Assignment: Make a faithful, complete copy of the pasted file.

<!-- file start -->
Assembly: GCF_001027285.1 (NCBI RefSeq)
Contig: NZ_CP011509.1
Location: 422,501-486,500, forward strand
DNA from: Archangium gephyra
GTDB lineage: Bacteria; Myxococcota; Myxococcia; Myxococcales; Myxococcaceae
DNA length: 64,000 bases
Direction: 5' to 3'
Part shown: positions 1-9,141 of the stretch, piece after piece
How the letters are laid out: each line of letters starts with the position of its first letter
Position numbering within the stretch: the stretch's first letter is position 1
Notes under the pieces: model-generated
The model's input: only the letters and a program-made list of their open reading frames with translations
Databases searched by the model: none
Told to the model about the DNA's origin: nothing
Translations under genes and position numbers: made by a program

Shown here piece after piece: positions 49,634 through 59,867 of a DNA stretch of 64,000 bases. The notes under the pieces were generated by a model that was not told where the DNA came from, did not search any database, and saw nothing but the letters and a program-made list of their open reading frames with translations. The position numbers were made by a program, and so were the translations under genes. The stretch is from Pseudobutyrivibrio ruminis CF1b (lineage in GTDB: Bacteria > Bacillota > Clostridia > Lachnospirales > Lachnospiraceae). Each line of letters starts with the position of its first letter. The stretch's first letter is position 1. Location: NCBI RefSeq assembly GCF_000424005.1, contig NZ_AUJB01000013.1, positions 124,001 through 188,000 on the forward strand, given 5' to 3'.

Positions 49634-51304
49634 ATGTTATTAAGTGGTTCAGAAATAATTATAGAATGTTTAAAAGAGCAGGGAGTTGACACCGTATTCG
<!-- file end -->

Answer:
Assembly: GCF_001027285.1 (NCBI RefSeq)
Contig: NZ_CP011509.1
Location: 422,501-486,500, forward strand
DNA from: Archangium gephyra
GTDB lineage: Bacteria; Myxococcota; Myxococcia; Myxococcales; Myxococcaceae
DNA length: 64,000 bases
Direction: 5' to 3'
Part shown: positions 1-9,141 of the stretch, piece after piece
How the letters are laid out: each line of letters starts with the position of its first letter
Position numbering within the stretch: the stretch's first letter is position 1
Notes under the pieces: model-generated
The model's input: only the letters and a program-made list of their open reading frames with translations
Databases searched by the model: none
Told to the model about the DNA's origin: nothing
Translations under genes and position numbers: made by a program

Shown here piece after piece: positions 49,634 through 59,867 of a DNA stretch of 64,000 bases. The notes under the pieces were generated by a model that was not told where the DNA came from, did not search any database, and saw nothing but the letters and a program-made list of their open reading frames with translations. The position numbers were made by a program, and so were the translations under genes. The stretch is from Pseudobutyrivibrio ruminis CF1b (lineage in GTDB: Bacteria > Bacillota > Clostridia > Lachnospirales > Lachnospiraceae). Each line of letters starts with the position of its first letter. The stretch's first letter is position 1. Location: NCBI RefSeq assembly GCF_000424005.1, contig NZ_AUJB01000013.1, positions 124,001 through 188,000 on the forward strand, given 5' to 3'.

Positions 49634-51304
49634 ATGTTATTAAGTGGTTCAGAAATAATTATAGAATGTTTAAAAGAGCAGGGAGTTGACACCGTATTCG